17 Facts About Molly Brown


Margaret Brown, posthumously known as "The Unsinkable Molly Brown", was an American socialite and philanthropist.

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Molly Brown unsuccessfully encouraged the crew in Lifeboat No 6 to return to the debris field of the 1912 sinking of RMS Titanic to look for survivors.

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Molly Brown's parents were Irish Catholic immigrants John Tobin, an abolitionist who supported the Underground Railroad, and Johanna Tobin.

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Adjusting to the trappings of a society lady, Molly Brown became well-immersed in the arts and fluent in French, German, Italian, and Russian.

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Molly Brown co-founded a branch in Denver of the Alliance Francaise to promote her love of French culture.

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Molly Brown gave parties that were attended by Denver socialites, but she was unable to gain entry into the most elite group, Sacred 36, who attended exclusive bridge parties and dinners held by Louise Sneed Hill.

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Molly Brown received a $700 monthly allowance to continue her travels and political work.

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Molly Brown assisted in fundraising for Denver's Cathedral of the Immaculate Conception, which was completed in 1911.

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Molly Brown worked with Judge Ben Lindsey to help destitute children and establish one of the United States' first juvenile courts.

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Molly Brown spent the first months of 1912 in Paris, visiting her daughter and as part of the John Jacob Astor IV party, until she received word from Denver that her eldest grandchild, Lawrence Palmer Molly Brown Jr.

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Molly Brown immediately booked passage on the first available liner leaving for New York, the RMS Titanic.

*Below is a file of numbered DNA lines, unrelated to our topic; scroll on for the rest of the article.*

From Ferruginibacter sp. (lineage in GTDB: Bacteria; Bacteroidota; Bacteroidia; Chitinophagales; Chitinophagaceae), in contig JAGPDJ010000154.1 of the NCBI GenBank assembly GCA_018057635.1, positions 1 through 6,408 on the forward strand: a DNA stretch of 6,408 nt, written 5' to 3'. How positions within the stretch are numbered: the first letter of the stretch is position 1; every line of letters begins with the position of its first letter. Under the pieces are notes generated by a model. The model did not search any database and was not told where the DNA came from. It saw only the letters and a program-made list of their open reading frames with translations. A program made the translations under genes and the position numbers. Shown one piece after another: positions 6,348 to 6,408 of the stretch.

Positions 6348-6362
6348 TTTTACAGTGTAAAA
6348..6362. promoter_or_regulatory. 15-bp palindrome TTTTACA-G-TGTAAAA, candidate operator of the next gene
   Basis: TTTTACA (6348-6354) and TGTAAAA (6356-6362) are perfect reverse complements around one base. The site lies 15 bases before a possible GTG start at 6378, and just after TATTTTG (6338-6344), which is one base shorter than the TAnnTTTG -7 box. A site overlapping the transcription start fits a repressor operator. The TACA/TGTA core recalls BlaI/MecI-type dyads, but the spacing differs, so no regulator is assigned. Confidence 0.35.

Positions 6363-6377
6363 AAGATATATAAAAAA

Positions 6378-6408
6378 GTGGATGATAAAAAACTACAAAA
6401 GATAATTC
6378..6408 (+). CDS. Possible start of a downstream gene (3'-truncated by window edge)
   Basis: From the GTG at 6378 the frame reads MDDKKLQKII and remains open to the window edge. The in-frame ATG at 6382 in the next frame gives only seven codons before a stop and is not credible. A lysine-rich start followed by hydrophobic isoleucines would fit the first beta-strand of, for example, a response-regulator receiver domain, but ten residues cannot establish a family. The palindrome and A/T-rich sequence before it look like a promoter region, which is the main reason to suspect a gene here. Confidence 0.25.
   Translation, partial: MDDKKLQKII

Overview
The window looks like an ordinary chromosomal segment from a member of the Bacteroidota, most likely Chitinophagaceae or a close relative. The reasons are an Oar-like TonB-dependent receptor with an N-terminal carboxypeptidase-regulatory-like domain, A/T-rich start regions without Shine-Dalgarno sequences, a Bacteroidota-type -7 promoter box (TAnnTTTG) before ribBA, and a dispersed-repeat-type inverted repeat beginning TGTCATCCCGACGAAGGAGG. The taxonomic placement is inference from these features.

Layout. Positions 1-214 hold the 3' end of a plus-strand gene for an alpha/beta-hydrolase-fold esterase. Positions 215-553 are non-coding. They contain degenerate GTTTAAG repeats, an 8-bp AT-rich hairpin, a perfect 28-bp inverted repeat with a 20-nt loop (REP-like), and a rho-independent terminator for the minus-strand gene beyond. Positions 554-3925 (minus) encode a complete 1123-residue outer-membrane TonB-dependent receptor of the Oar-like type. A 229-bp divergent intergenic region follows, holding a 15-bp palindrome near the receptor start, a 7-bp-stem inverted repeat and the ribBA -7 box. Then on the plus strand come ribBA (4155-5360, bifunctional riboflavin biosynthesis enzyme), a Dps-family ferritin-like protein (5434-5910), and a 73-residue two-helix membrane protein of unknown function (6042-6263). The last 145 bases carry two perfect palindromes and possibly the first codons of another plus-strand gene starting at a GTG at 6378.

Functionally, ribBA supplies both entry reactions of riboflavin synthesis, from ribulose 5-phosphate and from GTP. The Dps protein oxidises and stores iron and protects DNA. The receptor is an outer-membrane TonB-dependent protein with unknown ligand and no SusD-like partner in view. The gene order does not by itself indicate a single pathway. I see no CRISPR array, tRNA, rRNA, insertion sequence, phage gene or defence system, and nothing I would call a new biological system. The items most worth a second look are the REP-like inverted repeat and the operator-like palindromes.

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Molly Brown's urgings were met with opposition from Quartermaster Robert Hichens, the crewman in charge of Lifeboat 6.

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In 1914, six years before the Nineteenth Amendment granted women the right to vote, Brown ran for Colorado's US Senate seat, but she ended her campaign to serve abroad as the director of the American Committee for Devastated France during World War I For her work organizing female ambulance drivers, nurses, and food distributers, Brown was awarded the French Legion of Honor in 1932.

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JJ Molly Brown left vast, yet complicated, real estate, mining, and stock holdings.

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Molly Brown was buried next to JJ at St Brigid's cemetery, now known as Cemetery of the Holy Rood, in Westbury, New York, following a small ceremony on October 31,1932, attended by close friends and family.

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Molly Brown was concerned about the rights of workers and women, education and literacy for children, historic preservation, and commemoration of the bravery and chivalry displayed by the men aboard the Titanic.

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Molly Brown was awarded the French Legion d'Honneur for her good citizenship, activism, and philanthropy in America.

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